What do weddings, an escape room, and classic American literature have in common? In Missouri, also known as the Cave State, you’ll find the answer underground.

Thanks to its karst-heavy landscape, Missouri is home to a vast network of more than 6,000 caves, both natural and human-made. These subterranean landmarks are natural playgrounds for geology buffs, but all visitors will be fascinated by their limestone and dolomite formations. What’s more, many of the state’s caves hold their own exciting, unexpected claims to fame.

From a tram ride that makes caving both fun and accessible to a superlatively deep cavern hidden below a theme park, here’s why a visit to Missouri isn’t complete until you head below the surface.

Underground tours to remember

Start your Missouri caving adventures with something unexpected at Bonne Terre Mine, one of the most impressive human-made caves on Earth. This site was once the world’s largest producer of lead ore. The mine closed in 1962 and has since filled with spring water, creating a massive underground lake you can explore on a guided boat tour. You’ll see the remains of the mine’s top two levels and learn about the site’s history.

Swap the boat for an electric golf cart and zoom along the 2.5-mile Nature Trail to reach Lost Canyon Cave, part of Top of the Rock Ozarks Heritage Preserve. Admire mesmerizing waterfalls and geological formations, then stop at the cascade-side Bat Bar for a Bat’s Blood (vodka and strawberry peach lemonade) as the watering hole’s namesake mammals fly around. Tickets include access to the nearby Ancient Ozarks Natural History Museum.

To add some fitness to your cave experience, head to Crystal City Underground just south of St. Louis. There, you can paddle on a 150-acre subterranean lake with Marsan Kayak and Canoe Tours. The journey takes about three hours as you float through the abandoned and flooded Pittsburgh Plate Glass silica mine. Along the way, keep an eye out for memorable landmarks such as the Birth Canal, Gilligan’s Island, The Squeeze, The Car Wash, and the largest opening in the mine, Townsend Center.

Across the state in Springfield, Fantastic Caverns was discovered in 1862 when John Knox and his dog came across an ancient underground river. It’s the only cave in North America with a complete ride-through tram. On the 55-minute tour, you’ll traverse the riverbed and pass fascinating rock formations and sinkholes.

One-of-a-kind caving experiences

The entrance to one of the deepest caves in Missouri (500 feet) passes through an 1880s-themed park. Beneath Branson’s Silver Dollar City lies Marvel Cave, a registered National Natural Landmark so enormous a hot-air balloon once floated inside. Guided tours are included in your park admission and run every half hour. To start, you’ll walk through the grand Cathedral Room, the largest cave entrance room in the US (look up to admire its 20-foot ceiling). Later, keep an eye out for the 40-foot underground waterfall.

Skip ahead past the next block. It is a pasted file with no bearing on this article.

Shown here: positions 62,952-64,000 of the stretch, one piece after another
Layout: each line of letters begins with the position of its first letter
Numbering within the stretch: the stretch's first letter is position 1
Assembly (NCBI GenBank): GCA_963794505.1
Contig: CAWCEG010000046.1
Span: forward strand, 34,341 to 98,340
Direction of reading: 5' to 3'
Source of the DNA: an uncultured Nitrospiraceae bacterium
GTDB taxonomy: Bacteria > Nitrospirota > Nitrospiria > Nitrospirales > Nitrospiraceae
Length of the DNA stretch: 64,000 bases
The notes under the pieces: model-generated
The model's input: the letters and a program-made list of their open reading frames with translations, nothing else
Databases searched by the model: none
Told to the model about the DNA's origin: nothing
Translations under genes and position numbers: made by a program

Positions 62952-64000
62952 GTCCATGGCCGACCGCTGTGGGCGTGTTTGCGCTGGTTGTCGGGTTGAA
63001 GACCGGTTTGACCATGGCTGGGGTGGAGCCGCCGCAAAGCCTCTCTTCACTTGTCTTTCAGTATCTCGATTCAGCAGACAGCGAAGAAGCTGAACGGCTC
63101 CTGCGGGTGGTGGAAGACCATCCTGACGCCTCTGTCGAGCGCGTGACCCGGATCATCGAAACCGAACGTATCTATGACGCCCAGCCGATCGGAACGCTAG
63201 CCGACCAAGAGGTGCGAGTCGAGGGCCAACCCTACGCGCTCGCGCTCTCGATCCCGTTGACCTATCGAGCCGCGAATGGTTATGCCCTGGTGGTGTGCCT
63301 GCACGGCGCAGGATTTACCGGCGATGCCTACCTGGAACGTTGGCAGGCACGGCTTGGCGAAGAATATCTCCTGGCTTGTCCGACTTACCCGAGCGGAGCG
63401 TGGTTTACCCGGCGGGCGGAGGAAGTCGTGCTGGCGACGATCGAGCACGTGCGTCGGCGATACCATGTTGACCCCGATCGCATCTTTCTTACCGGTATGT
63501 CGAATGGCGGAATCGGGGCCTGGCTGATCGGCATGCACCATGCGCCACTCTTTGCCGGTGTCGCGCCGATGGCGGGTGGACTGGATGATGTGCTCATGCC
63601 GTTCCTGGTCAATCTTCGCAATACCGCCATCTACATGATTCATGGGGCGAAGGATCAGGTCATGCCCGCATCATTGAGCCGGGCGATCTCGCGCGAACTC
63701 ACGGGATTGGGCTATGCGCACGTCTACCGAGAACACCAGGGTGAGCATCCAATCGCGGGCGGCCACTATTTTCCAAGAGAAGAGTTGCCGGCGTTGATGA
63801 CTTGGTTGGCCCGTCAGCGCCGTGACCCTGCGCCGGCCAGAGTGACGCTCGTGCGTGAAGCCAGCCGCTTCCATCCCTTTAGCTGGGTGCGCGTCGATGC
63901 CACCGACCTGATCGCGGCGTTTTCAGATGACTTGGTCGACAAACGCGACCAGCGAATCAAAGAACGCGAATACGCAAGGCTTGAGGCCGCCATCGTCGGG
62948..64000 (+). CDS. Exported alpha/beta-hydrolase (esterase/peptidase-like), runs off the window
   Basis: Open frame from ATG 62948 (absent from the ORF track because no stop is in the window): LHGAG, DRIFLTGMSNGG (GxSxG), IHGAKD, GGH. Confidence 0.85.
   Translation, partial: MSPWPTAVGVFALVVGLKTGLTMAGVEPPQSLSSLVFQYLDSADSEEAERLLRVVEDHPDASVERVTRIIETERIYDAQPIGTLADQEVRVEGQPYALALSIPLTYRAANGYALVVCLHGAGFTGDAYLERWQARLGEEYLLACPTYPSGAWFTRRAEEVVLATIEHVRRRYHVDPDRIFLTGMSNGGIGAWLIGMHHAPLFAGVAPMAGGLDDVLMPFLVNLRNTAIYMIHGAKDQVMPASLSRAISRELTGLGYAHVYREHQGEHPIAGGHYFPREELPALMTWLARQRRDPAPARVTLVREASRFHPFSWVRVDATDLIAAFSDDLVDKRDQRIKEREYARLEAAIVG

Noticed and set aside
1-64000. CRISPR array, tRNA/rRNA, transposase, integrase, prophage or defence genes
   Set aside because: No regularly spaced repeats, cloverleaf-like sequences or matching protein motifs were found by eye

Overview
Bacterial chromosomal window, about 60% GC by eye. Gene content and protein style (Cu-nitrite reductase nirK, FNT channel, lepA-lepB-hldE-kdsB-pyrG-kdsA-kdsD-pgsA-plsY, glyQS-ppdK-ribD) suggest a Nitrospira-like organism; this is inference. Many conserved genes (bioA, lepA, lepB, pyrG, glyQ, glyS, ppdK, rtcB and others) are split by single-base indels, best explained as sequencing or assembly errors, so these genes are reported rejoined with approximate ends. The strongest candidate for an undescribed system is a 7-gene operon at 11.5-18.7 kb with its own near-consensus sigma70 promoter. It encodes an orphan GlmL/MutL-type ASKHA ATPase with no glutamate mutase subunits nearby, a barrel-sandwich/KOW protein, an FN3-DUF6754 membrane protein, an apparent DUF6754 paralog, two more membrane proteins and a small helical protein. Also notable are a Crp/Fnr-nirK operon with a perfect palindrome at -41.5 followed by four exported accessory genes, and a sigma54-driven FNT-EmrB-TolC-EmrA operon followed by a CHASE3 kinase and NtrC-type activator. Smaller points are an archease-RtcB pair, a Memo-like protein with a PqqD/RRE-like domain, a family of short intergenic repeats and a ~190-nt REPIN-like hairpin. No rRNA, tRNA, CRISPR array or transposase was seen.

Stark Caverns, near Lake of the Ozarks, has two unique underground offerings: a blacklight tour and an escape room. In the blacklight glow, you’ll watch as kaleidoscopic calcite-rich fluorescent minerals light up the caverns. Be sure to book a full tour to see all the incredible geological formations, including Moonshiner’s Dam and the Wishing Well.

In Missouri, real cave fanatics can hold their nuptials inside a show cave at Bridal Cave, a breathtaking display of nature near Lake of the Ozarks. Ceremonies take place in a dramatic chapel with stalactites serving as a natural wedding arch. Packages start at $795, complete with a Champagne toast and a lifetime cave pass for the newlyweds.

If you’ve ever wondered what it’s like to sleep in a cave — but without sacrificing comfort — you’re in luck. Caveland, a 15,000-square-foot cave in Festus, is launching soon on Airbnb. Its former skating rink has been reimagined as a three-bed, one-bath rental, positioned in the front of the cave’s chambers.

Another adventure awaits fans of The Adventures of Tom Sawyer at the Mark Twain Cave Complex. Twain grew up in Hannibal, where the labyrinth-style cave system is located, and visitors will discover a whole new underground world. It’s the oldest operating show cave in Missouri and has been a National Natural Landmark since 1972. It’s said that this cave, originally known as McDowell’s Cave, inspired “McDougal’s Cave” in Twain’s iconic novel — and the renowned author left behind his signature there.

Brews and bites below the surface

The Cave. Photo: Lake of the Ozarks CVB

At the oldest bar in Missouri, you can enjoy a pint 50-plus feet below Earth’s surface. O’Malley’s Pub in Weston operates out of a subterranean limestone brewery cellar (and hosts tours on Saturdays). Be sure to check the pub’s events calendar to catch live music when you visit.

For a chill afternoon, head to Cave Bar and Grill, a seasonal establishment located within a 3,300-square-foot-cave near Camdenton. Dock your boat at the lakefront and go for a swim in the site’s massive pool. This is the largest swimming pool in the south Lake Ozark area and extends into a natural cave. Once inside, dig into a gluten-free “grotto style” catfish po’ boy, fried cheese curds, and a Caesar salad while live music sets the vibe.

There are countless reasons to love Missouri, but the Cave State’s unconventional underground experiences are high on the list. Talk about getting a deeper look at a destination — literally.